Citroën has produced some iconic cars in what seemed to define the appeal of the best French cars. Functional yet stylish; quirky yet mainstream. But cars such as the 2CV, DS, BX and XM are now distant memories.
The Citroën range today is showing signs of popularity. The DS3 is a strong seller and offers low wholelife costs. The latest C4 Picasso (and Grand C4 Picasso) show that the company hasn’t lost its knack for those values mentioned above.
The company is also undergoing a restructuring that witnesses the decoupling of the relatively new DS upmarket sub-brand as a division in its own right.
Citroën says that as the new DS models have established what a more exclusive French car should be, the company decided it was time to redefine what the mainstream C-line cars are about.
The C4 Picasso was an interim model – a bridge between what had gone before and the new order.
The C4 Cactus is the first of the new C-line products, which are meant to embody simple and practical mainstream cars.
Whereas most medium cars have undergone significant changes in their component sets in the past couple of years, the C4 Cactus uses a well-trusted older-generation small car platform, less advanced (and less expensive) than the new C4 Picasso.
With the help of some strict weight-saving decisions (it has an aluminium bonnet, the rear windows pop out as vents rather than go up and down, while the rear bench is one piece rather than split), Citroën claims to have saved 200kg compared with the C4 hatchback, despite sharing a similar ‘footprint’ on the road.
In fact, in its most basic form the C4 Cactus weighs 965kg – 10kg lighter than a DS3. This has worked wonders for fuel efficiency, with the best-performing petrol model (the 1.2-litre PureTech 82) delivering 65.7mpg on the combined cycle, with CO2 emissions of 98g/km.
The best-performing diesel is the 1.6 BlueHDi 100, with figures of 91.1mpg on the combined cycle and 82g/km.
Perhaps the most distinctive feature of the Cactus is the patented Airbump cushioned panels around the car.
Developed to resist low-speed and car park damage, the panels can be specified in one of four colours, contrasting with or complementing the car’s paint colour.
They require no specific maintenance and are designed to resist impacts from trolleys or other doors at speeds up to 3mph.
The interior of the C4 Cactus lacks clutter. There are six buttons below the touch-screen display in the centre of the dashboard, and vital information is displayed on another smaller screen directly in front of the driver.
Citroën has mounted the passenger airbag in the roof to creat a lower, flatter dashboard, with a large glove compartment opening on top.
Automatic versions of the car are available, with a virtual bench seat appearance in front, although seating is only intended for two. The parking brake has a modified handle mounted further forward and there are D, R and N buttons on the dashboard for drive.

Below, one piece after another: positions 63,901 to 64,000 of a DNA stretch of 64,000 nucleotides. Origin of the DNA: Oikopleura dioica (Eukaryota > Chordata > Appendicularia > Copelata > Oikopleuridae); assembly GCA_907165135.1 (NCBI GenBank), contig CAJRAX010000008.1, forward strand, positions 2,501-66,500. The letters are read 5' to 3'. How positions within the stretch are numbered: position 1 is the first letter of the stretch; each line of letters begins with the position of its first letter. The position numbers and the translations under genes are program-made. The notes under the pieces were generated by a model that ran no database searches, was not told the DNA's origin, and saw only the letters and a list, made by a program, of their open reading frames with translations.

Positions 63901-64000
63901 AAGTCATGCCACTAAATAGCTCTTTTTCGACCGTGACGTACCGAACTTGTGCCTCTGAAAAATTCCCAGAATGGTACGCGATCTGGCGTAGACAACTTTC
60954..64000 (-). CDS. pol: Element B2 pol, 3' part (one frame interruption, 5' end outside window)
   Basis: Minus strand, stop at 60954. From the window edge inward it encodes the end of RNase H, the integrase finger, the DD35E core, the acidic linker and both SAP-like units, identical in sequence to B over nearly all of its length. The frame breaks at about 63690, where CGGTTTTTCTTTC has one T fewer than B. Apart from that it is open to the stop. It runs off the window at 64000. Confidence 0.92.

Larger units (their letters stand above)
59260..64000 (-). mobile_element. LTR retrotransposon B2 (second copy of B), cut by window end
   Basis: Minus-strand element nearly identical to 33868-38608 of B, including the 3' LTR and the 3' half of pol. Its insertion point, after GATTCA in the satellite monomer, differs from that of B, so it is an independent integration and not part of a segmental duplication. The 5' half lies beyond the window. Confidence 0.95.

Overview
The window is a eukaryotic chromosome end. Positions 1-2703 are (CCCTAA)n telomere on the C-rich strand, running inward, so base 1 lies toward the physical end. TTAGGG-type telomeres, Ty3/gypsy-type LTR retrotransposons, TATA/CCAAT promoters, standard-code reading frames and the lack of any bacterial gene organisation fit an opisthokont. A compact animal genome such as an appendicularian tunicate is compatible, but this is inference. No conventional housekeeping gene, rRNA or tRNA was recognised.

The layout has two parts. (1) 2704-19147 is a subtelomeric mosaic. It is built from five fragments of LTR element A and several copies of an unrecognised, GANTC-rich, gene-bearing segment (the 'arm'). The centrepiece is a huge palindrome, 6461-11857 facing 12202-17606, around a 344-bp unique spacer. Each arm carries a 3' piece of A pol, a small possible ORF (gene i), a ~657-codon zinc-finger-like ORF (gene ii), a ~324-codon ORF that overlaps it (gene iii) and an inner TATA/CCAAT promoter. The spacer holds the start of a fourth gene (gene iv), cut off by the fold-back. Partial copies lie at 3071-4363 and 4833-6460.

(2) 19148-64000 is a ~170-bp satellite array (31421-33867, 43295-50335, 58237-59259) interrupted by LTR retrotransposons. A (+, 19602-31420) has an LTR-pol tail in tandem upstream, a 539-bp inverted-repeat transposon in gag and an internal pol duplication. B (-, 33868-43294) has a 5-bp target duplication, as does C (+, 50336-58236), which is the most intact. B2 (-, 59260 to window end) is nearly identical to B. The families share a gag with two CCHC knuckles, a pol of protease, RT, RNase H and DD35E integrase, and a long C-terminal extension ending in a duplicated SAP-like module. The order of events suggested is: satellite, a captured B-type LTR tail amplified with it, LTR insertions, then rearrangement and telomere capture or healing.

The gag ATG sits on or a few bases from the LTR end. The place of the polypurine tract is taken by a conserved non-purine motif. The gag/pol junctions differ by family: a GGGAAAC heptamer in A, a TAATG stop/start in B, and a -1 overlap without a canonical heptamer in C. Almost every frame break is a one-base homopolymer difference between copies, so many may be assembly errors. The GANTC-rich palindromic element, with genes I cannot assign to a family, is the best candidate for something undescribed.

There are choices of materials depending on equipment grade and an optional panoramic roof is fitted with a strong UV filter, which means occupants will enjoy the benefits of the (shaded) glass roof, keeping out heat and dispensing with the weight of a sun blind.
Connectivity features include Citroën e-Touch, which includes emergency calls (to emergency services or for breakdown assistance), an eco driving record and a virtual service book. Citroën Multi-city Connect, available in some countries, comprises a special USB drive plugged into the central glovebox, enabling connection to the 3G network along with real-time access to information and allowing the use of up to 18 apps.
We spent most time in the 1.2-litre petrol model, which was relatively refined for a three-cylinder engine, and offered more than enough torque to keep pace with traffic in the lightweight Cactus.
Unlike many C-sector cars, whose manufacturers often boast about how the chassis has been honed at the Nürburgring, with over-sized wheels and firm suspension, the C4 Cactus feels designed for comfort. Bumps in the road are soaked up with much greater finesse than in most cars of this size.
There is no major worry about excess body roll when cornering. The Cactus just isn’t that sort of car. While nimble and agile in urban environments, it has a relaxed demeanour on the open road, allowing occupants to enjoy the ride at a slower pace.
The C4 Cactus offers something different for people choosing a medium-sized hatchback. It has plenty of kerbside appeal, as well as novelty value in its quirky design in a sector dominated by plain-looking hatches.
Overall, it’s a likeable, characterful car that should also prove cheap to run.